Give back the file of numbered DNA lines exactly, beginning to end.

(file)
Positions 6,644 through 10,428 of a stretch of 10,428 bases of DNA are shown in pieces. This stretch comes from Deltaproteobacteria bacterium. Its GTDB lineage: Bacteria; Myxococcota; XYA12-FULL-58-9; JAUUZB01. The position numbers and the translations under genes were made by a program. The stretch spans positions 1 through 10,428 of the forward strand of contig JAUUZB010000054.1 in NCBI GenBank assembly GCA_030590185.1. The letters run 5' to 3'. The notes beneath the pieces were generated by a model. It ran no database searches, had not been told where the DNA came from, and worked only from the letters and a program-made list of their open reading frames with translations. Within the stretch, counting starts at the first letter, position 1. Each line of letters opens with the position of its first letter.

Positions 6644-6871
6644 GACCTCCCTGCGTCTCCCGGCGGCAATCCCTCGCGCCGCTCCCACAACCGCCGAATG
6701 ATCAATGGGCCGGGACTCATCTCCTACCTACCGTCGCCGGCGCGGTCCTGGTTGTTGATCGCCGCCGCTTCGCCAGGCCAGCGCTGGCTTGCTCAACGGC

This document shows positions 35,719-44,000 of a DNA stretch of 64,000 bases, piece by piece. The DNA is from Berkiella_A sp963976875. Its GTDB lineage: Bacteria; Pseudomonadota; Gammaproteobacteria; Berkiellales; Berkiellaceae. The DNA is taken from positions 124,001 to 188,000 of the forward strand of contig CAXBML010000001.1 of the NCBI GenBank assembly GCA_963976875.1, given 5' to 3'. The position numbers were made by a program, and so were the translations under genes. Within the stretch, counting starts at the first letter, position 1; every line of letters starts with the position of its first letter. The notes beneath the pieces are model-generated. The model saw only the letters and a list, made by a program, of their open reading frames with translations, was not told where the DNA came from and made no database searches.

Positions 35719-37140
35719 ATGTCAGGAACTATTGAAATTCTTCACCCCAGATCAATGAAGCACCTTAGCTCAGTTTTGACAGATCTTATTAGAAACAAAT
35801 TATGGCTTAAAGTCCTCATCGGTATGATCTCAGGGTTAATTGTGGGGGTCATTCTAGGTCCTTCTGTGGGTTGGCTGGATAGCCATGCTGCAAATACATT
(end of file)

Positions 6,644 through 10,428 of a stretch of 10,428 bases of DNA are shown in pieces. This stretch comes from Deltaproteobacteria bacterium. Its GTDB lineage: Bacteria; Myxococcota; XYA12-FULL-58-9; JAUUZB01. The position numbers and the translations under genes were made by a program. The stretch spans positions 1 through 10,428 of the forward strand of contig JAUUZB010000054.1 in NCBI GenBank assembly GCA_030590185.1. The letters run 5' to 3'. The notes beneath the pieces were generated by a model. It ran no database searches, had not been told where the DNA came from, and worked only from the letters and a program-made list of their open reading frames with translations. Within the stretch, counting starts at the first letter, position 1. Each line of letters opens with the position of its first letter.

Positions 6644-6871
6644 GACCTCCCTGCGTCTCCCGGCGGCAATCCCTCGCGCCGCTCCCACAACCGCCGAATG
6701 ATCAATGGGCCGGGACTCATCTCCTACCTACCGTCGCCGGCGCGGTCCTGGTTGTTGATCGCCGCCGCTTCGCCAGGCCAGCGCTGGCTTGCTCAACGGC

This document shows positions 35,719-44,000 of a DNA stretch of 64,000 bases, piece by piece. The DNA is from Berkiella_A sp963976875. Its GTDB lineage: Bacteria; Pseudomonadota; Gammaproteobacteria; Berkiellales; Berkiellaceae. The DNA is taken from positions 124,001 to 188,000 of the forward strand of contig CAXBML010000001.1 of the NCBI GenBank assembly GCA_963976875.1, given 5' to 3'. The position numbers were made by a program, and so were the translations under genes. Within the stretch, counting starts at the first letter, position 1; every line of letters starts with the position of its first letter. The notes beneath the pieces are model-generated. The model saw only the letters and a list, made by a program, of their open reading frames with translations, was not told where the DNA came from and made no database searches.

Positions 35719-37140
35719 ATGTCAGGAACTATTGAAATTCTTCACCCCAGATCAATGAAGCACCTTAGCTCAGTTTTGACAGATCTTATTAGAAACAAAT
35801 TATGGCTTAAAGTCCTCATCGGTATGATCTCAGGGTTAATTGTGGGGGTCATTCTAGGTCCTTCTGTGGGTTGGCTGGATAGCCATGCTGCAAATACATT